Virtual reality is starting to feel a lot more real, Americans love snacks, NSA spying hurt American tech companies

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-“Now, after decades of false promises, virtual reality is starting to feel a lot more real,” writes Businessweek.

-Revelations about NSA spying are hurting American tech companies and bolstering firms outside the U.S., reports The New York Times.

Adweek examines which big brands are courting the Maker movement, and why.

-A global Millward Brown study spotlights how time with smartphones has overtaken time watching TV, reports Ad Age.

The New York Times spotlights how airlines are using data about their customers to provide more personalized service.

Fortune takes a look at the woes facing traditional supermarkets as consumers flock to discounters, natural grocers and specialty stores.

-An Accenture study finds that retailers are struggling to provide seamless omnichannel services, reports MediaPost.

-The BBC looks at how Big Data is providing retailers with “unprecedented opportunity to offer us tailor-made services, online and offline.”

-Cars equipped with high-bandwidth connections and apps are about to arrive on the market, reports MIT’s Technology Review.

-Automakers are installing motion-sensing technologies that would allow drivers to control car functions using gestures, reports The New York Times.

The New York Times predicts that Google’s new Android Wear platform will “jump-start the wearables industry in a meaningful way.”

-With the rise of artificial intelligence, humans “need to focus on the things that make us special,” writes GigaOM.

The Economist looks at whether the rise of streaming music services could stem the record industry’s falling fortunes.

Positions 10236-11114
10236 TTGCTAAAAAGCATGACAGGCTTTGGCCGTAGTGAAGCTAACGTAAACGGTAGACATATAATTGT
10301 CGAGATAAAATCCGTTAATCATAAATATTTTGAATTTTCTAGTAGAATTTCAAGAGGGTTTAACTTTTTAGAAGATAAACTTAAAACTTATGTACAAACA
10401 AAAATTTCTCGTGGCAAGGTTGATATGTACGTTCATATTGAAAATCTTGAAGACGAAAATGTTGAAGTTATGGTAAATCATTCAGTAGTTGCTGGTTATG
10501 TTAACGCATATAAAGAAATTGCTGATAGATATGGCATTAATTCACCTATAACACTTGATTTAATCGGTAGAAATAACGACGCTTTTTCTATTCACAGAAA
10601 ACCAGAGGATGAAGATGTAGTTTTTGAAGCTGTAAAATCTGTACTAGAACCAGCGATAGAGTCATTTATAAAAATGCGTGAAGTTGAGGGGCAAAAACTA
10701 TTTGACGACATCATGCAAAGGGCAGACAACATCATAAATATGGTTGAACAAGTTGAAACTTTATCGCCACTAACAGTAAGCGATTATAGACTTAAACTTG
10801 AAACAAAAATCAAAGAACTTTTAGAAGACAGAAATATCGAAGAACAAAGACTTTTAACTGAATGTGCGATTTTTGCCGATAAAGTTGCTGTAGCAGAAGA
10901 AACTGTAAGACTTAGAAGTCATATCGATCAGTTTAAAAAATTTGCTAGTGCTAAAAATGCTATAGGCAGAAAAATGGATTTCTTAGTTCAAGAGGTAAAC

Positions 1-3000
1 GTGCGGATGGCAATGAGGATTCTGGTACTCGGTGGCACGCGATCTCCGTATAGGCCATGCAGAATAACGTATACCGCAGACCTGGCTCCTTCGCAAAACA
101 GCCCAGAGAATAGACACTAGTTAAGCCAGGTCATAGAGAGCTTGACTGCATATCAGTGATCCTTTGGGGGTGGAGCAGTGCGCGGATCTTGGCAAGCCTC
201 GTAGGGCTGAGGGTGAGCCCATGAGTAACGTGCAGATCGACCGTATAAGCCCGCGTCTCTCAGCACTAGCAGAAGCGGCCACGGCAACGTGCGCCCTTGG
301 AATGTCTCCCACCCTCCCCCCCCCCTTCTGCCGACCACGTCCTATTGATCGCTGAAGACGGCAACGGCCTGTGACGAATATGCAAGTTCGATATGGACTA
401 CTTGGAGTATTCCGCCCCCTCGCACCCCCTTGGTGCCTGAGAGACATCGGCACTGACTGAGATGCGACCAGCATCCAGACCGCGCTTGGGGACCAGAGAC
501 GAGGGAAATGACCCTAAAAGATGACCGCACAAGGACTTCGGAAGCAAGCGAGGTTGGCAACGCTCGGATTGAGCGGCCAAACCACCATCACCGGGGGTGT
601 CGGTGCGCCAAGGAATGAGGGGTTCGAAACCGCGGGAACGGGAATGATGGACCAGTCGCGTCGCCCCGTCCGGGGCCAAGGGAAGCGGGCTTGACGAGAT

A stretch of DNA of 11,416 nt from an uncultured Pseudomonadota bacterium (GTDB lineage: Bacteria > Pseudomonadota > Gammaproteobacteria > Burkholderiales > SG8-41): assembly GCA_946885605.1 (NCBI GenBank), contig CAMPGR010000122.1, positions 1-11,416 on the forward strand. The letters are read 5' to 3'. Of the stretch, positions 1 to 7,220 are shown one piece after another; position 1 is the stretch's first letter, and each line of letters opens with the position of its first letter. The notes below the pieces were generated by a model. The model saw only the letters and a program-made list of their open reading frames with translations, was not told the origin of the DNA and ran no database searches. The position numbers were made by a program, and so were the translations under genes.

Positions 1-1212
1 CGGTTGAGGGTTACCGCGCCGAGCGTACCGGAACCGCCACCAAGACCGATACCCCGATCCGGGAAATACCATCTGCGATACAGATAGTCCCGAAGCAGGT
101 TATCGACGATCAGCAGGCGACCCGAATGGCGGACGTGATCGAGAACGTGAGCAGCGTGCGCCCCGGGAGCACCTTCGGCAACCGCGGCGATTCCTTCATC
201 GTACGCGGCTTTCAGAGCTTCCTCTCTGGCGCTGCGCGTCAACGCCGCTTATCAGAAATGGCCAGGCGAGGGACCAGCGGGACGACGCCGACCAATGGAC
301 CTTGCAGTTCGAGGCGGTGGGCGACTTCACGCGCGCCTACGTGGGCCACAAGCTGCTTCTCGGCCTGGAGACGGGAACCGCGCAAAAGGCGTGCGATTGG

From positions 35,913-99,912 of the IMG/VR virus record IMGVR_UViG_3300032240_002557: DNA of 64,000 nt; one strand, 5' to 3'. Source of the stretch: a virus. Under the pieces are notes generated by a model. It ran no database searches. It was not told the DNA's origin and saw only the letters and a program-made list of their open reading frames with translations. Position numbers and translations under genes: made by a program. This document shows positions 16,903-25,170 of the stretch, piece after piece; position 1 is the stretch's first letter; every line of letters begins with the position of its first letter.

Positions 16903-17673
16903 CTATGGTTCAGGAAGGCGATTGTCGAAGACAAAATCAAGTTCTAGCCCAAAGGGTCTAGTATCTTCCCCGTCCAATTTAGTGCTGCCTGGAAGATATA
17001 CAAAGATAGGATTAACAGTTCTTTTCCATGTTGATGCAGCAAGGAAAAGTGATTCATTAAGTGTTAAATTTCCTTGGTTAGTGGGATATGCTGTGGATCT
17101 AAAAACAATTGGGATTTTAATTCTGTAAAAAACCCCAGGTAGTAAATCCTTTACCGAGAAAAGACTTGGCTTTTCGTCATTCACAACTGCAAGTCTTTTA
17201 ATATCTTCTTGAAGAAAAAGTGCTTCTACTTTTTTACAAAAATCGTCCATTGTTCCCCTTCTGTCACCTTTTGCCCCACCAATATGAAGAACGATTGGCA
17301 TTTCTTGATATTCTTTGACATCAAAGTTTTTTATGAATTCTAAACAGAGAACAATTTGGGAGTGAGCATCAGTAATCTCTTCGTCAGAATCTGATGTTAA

The Wall Street Journal reports on the increasingly competitive art of creating perfect playlists for streaming-music customers.

-Western food brands in China are taking food policing and inspection into their own hands to ensure quality, reports Bloomberg Businessweek.

-While Americans “are becoming a nation of snack-a-holics,” their snacks are getting more healthy, reports USA Today.

The Wall Street Journal reports that collaborations between chefs and doctors are leading to tastier healthy food.

Businessweek covers the recent rise in U.S. food prices and how restaurants pass on the cost while grocery chains absorb them.

-Americans spent a record amount of money on their pampered pets last year, reports the AP.

-A wave of tech startups are looking to tap into the billions that Americans spend on their pets, reports The New York Times.

Popsop examines how tech-infused every step of parenting has become.

-“It’s hard to absorb how much childhood norms have shifted in just one generation,” writes Hanna Rosin in The Atlantic’s cover story, which argues that kids no longer learn independence, risk taking, and discovery.

-In “The Great Digital BFF Renaissance,” New York takes a look at how texting is helping to preserve and strengthen Millennial friendships.

-A Guardian columnist writes that in contrast to the mods, punks, goths and hippies of the past, most of today’s youth subcultures aren’t evident from fashion alone.

-Now that so many human interactions are possible through a smartphone, The New York Times’ Nick Bilton muses about the pros and cons.

-A Forbes contributor explores the often-overlooked subject of Millennial males in the workplace.

The New York Times reports on how museums are preparing for the future by wooing Millennials as major supporters.

-After the initial soar in stock prices for newly legal marijuana, the market is cooling “as investors realize there’s more smoke than fire,” per USA Today.

USA Today reports on the rise of data-centric journalism, with news organizations pouring money into recruiting data crunchers.

Marketplace spotlights the data-mining potential of online quizzes for brands.

-A New York Times columnist writes that while social media is a powerful tool for activists, it also has a downside for fledgling social movements.

-The Pope’s popularity has proved a boon for both niche and mainstream media, reports The Wall Street Journal.

-The BBC reports on the growth of gay retirement homes.

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